Advocates of repealing ‘don’t ask, don’t tell’ are ready to re-enlist

Liz Goodwin
The Lookout

Former Army Sgt. Stacy Vasquez and Air Force Maj. Mike Almy became leaders for the movement to repeal the military's ban on openly gay servicemembers. The military veterans who were discharged for being gay lectured senators in press conferences on Capitol Hill, argued their case on TV news, and even walked down the red carpet at the MTV Video Music Awards with musician Lady Gaga.

But when "don't ask, don't tell" officially ends on Tuesday, Vasquez and Almy hope to return to a normal life in the military. They're ready to put the painful details of their discharges behind them.

Almy served 13 years in the Air Force and was deployed four times to the Middle East before he was kicked out in 2006 after an Air Force comrade from a different unit discovered Almy's emails to his boyfriend on a shared computer. A commanding officer authorized a search of Almy's emails, and he was discharged in 2006, even though he never admitted to the military that he was gay.

"Really it's been my whole adult life--I want to get back in because I just miss the people, the camaraderie, the mission," Almy said in an interview with The Lookout. "I also want a retirement. I lost all retirement benefits when they kicked me out."

Almy worries that it might not be so easy to get back in. All of the 13,500 men and women who were discharged under don't ask, don't tell since 1993 are allowed to attempt to re-enlist now, but they will not receive any special treatment. They will have to pass age requirements, physical fitness tests and other standards before being let back in. Those who have aged out can apply for a waiver, but there's no guarantee it will be approved. (The New York Times reports that hundreds of don't ask, don't tell veterans have contacted recruiting offices to rejoin.)

"My particular career field has changed a bit ... At this point I'm five years behind my peers," says Almy, a former communications officer who has worked for a defense contractor since his discharge.

He hopes his advocacy won't affect how his comrades see him. "Obviously once I get back in the military, I am a little high profile so people are probably going to know who I am. If anything it might make me the subject of some good-natured jokes, some ribbing. I don't think it would be an obstacle to my service in the military."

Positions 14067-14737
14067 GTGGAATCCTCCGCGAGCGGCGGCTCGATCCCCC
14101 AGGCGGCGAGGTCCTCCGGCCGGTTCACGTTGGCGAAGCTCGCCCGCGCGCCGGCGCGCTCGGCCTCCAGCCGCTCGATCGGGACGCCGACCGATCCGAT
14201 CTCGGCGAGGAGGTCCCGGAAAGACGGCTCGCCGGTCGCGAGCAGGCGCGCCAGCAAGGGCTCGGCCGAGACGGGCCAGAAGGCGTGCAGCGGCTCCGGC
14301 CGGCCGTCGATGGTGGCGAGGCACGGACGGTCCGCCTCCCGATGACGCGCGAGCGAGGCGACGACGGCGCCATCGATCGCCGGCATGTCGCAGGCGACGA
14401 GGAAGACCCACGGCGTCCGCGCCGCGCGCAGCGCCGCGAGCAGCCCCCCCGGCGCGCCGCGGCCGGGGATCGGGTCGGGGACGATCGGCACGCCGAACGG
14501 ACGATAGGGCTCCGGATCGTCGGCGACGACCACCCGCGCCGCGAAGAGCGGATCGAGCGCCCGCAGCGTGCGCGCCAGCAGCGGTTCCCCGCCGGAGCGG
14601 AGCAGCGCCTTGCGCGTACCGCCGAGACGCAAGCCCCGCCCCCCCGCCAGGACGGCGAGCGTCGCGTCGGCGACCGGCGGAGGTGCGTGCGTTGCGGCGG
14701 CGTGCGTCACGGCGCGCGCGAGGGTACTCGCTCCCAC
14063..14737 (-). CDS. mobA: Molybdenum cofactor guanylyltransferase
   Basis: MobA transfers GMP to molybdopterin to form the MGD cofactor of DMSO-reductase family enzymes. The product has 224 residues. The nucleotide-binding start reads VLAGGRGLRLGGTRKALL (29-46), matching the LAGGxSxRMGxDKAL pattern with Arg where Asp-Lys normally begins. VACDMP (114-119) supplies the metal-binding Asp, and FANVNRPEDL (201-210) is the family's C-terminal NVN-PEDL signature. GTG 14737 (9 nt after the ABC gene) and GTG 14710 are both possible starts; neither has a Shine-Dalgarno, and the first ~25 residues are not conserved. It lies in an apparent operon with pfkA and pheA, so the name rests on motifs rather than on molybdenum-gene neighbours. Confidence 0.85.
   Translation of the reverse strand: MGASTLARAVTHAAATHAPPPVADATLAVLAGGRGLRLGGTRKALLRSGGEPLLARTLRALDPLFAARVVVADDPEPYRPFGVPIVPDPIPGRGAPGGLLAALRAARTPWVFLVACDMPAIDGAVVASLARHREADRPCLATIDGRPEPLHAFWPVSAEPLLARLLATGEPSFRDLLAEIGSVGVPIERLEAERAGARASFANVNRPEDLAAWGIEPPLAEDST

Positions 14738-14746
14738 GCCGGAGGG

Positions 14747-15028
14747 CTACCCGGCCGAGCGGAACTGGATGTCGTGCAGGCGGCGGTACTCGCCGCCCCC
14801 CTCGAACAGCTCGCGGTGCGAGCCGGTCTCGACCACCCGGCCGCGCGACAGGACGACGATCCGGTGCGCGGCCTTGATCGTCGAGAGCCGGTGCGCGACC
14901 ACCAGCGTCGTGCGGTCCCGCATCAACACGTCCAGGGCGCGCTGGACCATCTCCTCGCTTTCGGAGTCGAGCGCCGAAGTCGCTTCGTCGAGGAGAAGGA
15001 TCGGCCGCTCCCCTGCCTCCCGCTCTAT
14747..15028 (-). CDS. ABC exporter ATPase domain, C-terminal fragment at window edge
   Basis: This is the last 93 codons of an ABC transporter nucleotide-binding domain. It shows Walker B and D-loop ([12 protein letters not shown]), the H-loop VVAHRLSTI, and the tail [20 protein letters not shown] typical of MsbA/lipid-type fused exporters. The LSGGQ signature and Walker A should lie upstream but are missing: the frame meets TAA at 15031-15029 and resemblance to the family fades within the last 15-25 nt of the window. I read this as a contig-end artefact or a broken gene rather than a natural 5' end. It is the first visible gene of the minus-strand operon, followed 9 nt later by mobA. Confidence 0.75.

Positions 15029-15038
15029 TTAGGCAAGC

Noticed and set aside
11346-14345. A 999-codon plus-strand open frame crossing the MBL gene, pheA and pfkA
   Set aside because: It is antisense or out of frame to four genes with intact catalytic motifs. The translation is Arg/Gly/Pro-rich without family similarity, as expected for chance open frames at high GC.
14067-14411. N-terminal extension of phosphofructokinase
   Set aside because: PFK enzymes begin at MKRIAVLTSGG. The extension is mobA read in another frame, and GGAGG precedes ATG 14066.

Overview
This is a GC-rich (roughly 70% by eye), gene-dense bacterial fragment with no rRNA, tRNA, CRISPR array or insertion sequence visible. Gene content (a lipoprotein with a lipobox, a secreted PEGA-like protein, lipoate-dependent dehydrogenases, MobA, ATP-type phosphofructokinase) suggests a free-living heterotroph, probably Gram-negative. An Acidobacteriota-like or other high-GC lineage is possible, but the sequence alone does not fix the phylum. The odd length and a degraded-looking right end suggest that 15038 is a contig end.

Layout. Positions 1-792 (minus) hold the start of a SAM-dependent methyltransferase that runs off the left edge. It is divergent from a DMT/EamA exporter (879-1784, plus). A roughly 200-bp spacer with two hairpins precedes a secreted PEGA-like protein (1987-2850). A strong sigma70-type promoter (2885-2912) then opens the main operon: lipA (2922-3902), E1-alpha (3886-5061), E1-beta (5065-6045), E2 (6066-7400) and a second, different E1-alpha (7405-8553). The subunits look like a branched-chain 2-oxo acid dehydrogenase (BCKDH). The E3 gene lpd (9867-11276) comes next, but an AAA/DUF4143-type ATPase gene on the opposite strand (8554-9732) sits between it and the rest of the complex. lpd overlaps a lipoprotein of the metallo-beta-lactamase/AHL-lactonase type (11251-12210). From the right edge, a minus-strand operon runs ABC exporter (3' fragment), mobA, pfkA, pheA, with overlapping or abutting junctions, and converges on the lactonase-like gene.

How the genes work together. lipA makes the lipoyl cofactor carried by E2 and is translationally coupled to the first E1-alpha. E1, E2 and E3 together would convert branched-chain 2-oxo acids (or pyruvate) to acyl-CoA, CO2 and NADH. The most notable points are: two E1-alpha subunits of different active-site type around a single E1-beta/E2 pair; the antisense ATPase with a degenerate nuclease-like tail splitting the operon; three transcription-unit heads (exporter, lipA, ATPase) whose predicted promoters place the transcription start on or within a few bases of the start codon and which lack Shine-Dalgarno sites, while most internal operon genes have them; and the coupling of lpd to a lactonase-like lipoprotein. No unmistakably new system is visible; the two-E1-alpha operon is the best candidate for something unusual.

Vasquez--who joined the military when she was only 17 years old and was discharged 12 years later in 2003--has already begun the process to join the Army reserves as an officer. Vasquez worked her way up from enlisted recruit to sergeant first class, but she would have to re-enlist three grades lower than that because she's been out of the Army for so long. But she can join as an officer now because she went to college and got a master's degree after her discharge.

Vasquez has been working for the federal government--though she mysteriously refused to say in what capacity--and plans on keeping that job if she is accepted in the reserves. ("I work for the federal government, but that's all I can say about that," she told The Lookout.)

"I think it will be [a non-issue] for straight people, but for the gay people there is really, really going to be a weight lifted off their shoulders," Vasquez said of Tuesday's big change.

Both say they've moved beyond the circumstances of their discharges.

"I don't think that I ever felt betrayed. I was more embarrassed and ashamed that I had been discharged," Vasquez says. "I felt like maybe I did a bad job for a while when in reality it was just about being gay. As long as I'm judged fairly and equally that's all I care about."

Almy says he's not angry at the Air Force anymore for searching his emails. "It was very painful and difficult what I went through, but there are much bigger benefits to serving in the military. I wouldn't change that for anything, I don't regret it at all. Serving as an officer, as a leader, working with the men and women we have in the military today was fantastic."